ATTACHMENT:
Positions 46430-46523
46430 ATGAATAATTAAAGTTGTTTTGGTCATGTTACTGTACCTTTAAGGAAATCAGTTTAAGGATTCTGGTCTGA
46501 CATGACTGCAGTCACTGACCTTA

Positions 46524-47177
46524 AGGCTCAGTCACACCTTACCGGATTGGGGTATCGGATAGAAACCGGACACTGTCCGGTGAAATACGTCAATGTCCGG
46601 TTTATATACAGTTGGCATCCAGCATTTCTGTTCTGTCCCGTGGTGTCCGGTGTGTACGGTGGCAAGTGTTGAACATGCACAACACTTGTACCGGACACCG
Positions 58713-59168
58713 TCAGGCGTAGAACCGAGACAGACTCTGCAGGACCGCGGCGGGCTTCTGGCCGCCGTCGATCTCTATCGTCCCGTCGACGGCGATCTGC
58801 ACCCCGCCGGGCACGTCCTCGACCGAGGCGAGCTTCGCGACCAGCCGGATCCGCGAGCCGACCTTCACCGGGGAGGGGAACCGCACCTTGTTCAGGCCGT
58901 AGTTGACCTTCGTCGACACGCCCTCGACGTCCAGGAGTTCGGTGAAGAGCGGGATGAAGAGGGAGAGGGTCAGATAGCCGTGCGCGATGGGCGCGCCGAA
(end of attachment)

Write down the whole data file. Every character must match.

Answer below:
Positions 46430-46523
46430 ATGAATAATTAAAGTTGTTTTGGTCATGTTACTGTACCTTTAAGGAAATCAGTTTAAGGATTCTGGTCTGA
46501 CATGACTGCAGTCACTGACCTTA

Positions 46524-47177
46524 AGGCTCAGTCACACCTTACCGGATTGGGGTATCGGATAGAAACCGGACACTGTCCGGTGAAATACGTCAATGTCCGG
46601 TTTATATACAGTTGGCATCCAGCATTTCTGTTCTGTCCCGTGGTGTCCGGTGTGTACGGTGGCAAGTGTTGAACATGCACAACACTTGTACCGGACACCG
Positions 58713-59168
58713 TCAGGCGTAGAACCGAGACAGACTCTGCAGGACCGCGGCGGGCTTCTGGCCGCCGTCGATCTCTATCGTCCCGTCGACGGCGATCTGC
58801 ACCCCGCCGGGCACGTCCTCGACCGAGGCGAGCTTCGCGACCAGCCGGATCCGCGAGCCGACCTTCACCGGGGAGGGGAACCGCACCTTGTTCAGGCCGT
58901 AGTTGACCTTCGTCGACACGCCCTCGACGTCCAGGAGTTCGGTGAAGAGCGGGATGAAGAGGGAGAGGGTCAGATAGCCGTGCGCGATGGGCGCGCCGAA